Andrei Kaplan, an American-raised Russian immigrant, returns to his birth city of Moscow to take care of his grandmother and find himself. As he settles in, he explores a city vastly changed but still captivating, and befriends young communists and hockey players. It’s an exploration of modern Russia, with her cruelty and capitalism, told by a character and an author grappling with the hold the place has on them.  

Reasons for Living by Dmitry Bakin, translated by Andrew Bromfield

Reasons for Living is a story collection set in Russia, published soon  after the collapse of the Soviet Union. The characters are largely unlikeable, the worlds can be disorienting (think Gabriel García Márquez, but darker), and the storylines are brutal, so of course it’s riveting. It’s also, sadly, the only English language writing available by this author, who was a reluctant writer and passed away in 2015.

Three Apples Fell from the Sky by Narine Abgaryan, translated by Lisa C. Hayden

Set in a mountaintop village in Armenia, this novel opens with 58-year old Anatolia laying in her bed preparing to die. But as death fails to come, the story opens to reveal what brought Antonia there, introduces her suitor and the remote area’s other residents. More than anything, it’s a portrait of an isolated but magical place, about the beauty of community and what it means to have hope. Written by Armenian author Narine Abgaryan, the story is delightfully out of time—though mention of past unnamed wars and famines hint at Soviet traumas—and the only truly joyful book on this list!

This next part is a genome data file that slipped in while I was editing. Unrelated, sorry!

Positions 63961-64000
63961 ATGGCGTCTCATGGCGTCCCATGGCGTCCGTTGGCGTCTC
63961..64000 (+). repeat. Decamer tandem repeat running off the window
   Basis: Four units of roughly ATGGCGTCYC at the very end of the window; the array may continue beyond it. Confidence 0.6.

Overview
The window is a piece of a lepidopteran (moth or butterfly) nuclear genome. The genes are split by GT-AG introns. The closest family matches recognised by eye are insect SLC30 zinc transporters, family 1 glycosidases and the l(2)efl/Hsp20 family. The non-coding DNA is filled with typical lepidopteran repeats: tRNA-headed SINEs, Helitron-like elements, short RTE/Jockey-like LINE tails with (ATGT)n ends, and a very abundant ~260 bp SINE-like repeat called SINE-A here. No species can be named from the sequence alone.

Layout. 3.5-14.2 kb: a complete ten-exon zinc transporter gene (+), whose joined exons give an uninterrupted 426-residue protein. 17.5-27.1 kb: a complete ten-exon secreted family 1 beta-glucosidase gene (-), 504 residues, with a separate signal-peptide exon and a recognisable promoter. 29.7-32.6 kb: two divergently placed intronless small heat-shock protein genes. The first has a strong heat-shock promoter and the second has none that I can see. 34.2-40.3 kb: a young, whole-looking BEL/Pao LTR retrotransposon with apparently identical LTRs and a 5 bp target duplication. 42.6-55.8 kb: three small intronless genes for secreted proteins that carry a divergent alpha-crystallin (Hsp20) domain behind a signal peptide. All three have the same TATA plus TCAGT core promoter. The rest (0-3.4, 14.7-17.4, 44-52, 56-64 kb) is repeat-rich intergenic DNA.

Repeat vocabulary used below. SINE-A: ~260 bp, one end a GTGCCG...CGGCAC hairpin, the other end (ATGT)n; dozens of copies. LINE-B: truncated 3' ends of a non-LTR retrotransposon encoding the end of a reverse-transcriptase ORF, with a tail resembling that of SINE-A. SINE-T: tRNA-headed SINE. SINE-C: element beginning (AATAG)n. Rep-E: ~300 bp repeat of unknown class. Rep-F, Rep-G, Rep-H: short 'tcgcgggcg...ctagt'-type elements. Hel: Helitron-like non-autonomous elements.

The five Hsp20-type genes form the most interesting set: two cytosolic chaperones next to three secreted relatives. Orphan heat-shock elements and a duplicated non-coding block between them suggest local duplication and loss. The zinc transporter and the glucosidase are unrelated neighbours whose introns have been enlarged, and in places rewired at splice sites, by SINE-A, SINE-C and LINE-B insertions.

Oblivion by Sergei Lebedev, translated by Antonina W. Bouis

A young Russian man sets out on a journey to uncover who his guarded caretaker, who he calls Grandfather II, really was and in the process encounters the horrors of the Soviet gulag system. His discoveries leave him—and the reader—emotionally wrecked. It’s a devastating book that feels particularly poignant as the modern Russian government continues to suppress the history of the gulags. 

The Dead Lake by Hamid Ismailov, translated by Andrew Bromfield

Set in the steppes of northeast Kazakhstan, where the Soviet Union once tested its nuclear weapons, this novella follows a man who as a boy swam in the site’s wastewater and never grew out of his child body. It’s a poetic look at the environmental devastation left by the Soviet Union in just one of its republics. It’s written by Hamid Ismailov, an author from yet another Soviet republic, Uzbekistan, whose work was banned in the country.

The Possessed by Elif Batuman    

The Possessed is a nonfiction book about studying the Russian classics—books written in the pre-Soviet era—with many of the essays taking place as author Elif Batuman travels in post-Soviet republics, like Russia and Uzbekistan, to report on the people who love them. Batuman is the only non-Soviet born author on this list, but her observations on the absurdities of post-Soviet life, on the people who continue to love Tolstoy, Dostoyevsky, Babel, Pushkin, and the others, on the Uzbek lexicon and watermelons, and many things in between, are funny and sharp and will make you want to read and re-read books from the region with an ear attuned to the strange history of the place.